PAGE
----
The law requires crypto asset service providers to comply with enhanced KYC and AML rules. Crypto asset service providers will have to file suspicious transaction and currency transaction reports with the Korean Financial Unit, and conduct customer due diligence.
11South AfricaIn April 2020, South Africa’s Intergovernmental Fintech Working Group (‘IFWG’) released a position paper on regulation of crypto-assets recommending South African government to employ clear “policy stances”, “enforce” strict oversight and codify AML measures for policing crypto-businesses.
In November 2020, South Africa’s Financial Services Conduct Authority released a draft declaration of crypto-assets as a financial product under South Africa’s financial services law.
If enforced, this law will require crypto asset service providers to apply for authorisation as a financial services provider.
There are no AML/CFT compliances specifically for crypto-currency currently in South Africa. South Africa’s AML law requires all businesses including crypto asset service providers to report suspicious and unusual transactions to its Financial Intelligence Centre.The IFWG’s position paper has recommended the government to introduce enhanced AML/CFT requirements for crypto asset service providers. This will include conducting customer identification and verification, customer due diligence, keeping records, monitoring for suspicious and unusual activity on an ongoing basis, and reporting of suspicious transactions to the Financial Intelligence Centre.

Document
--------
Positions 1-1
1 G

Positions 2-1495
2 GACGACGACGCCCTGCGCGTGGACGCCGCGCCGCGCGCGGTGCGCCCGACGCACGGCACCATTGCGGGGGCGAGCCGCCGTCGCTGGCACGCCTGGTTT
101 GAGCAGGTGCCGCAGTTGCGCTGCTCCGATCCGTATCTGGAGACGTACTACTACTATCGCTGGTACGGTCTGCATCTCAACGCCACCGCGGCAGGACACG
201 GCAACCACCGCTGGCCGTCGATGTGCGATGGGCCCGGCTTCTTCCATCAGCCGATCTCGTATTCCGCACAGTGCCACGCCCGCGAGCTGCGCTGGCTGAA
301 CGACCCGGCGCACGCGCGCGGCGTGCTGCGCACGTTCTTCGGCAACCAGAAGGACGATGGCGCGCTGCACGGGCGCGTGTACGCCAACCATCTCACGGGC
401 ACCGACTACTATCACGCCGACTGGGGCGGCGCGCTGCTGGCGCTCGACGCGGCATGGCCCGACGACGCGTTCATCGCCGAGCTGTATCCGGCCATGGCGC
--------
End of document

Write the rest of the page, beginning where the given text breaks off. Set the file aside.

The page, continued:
12ThailandThailand passed a law in May 2018 to regulate businesses relating to crypto-currencies and digital tokens under the supervision of the Office of the Securities and Exchange Commission (SEC).
Any entity interested in offering digital tokens has to obtain approval for offering from SEC.
On the other hand, all entities wanting to operate as digital asset business operators have to obtain a license from the finance minister on the recommendation of the SEC.
In November 2020, Thailand’s finance ministry notified the Digital Asset Business Notification to recognise new categories of digital asset businesses, and the Digital Asset Business Licensing Notification to introduce additional licensing requirements for such businesses.
Digital asset business operators and digital token portal service providers are regulated as financial institutions under the Anti-Money Laundering Act B.E. 2542 (1999) and are required to implement AML measures prescribed therein.
13IndonesiaThis is a unique example of a country which initially banned cryptocurrency, and then legalized it.
In January 2018, Indonesia banned all payment system and financial technology operators from processing virtual currency transactions.
However, in 2019, the Indonesian government published regulations to regulate trading of crypto assets as commodities under the supervision of its Commodity Futures Trading Regulatory Agency.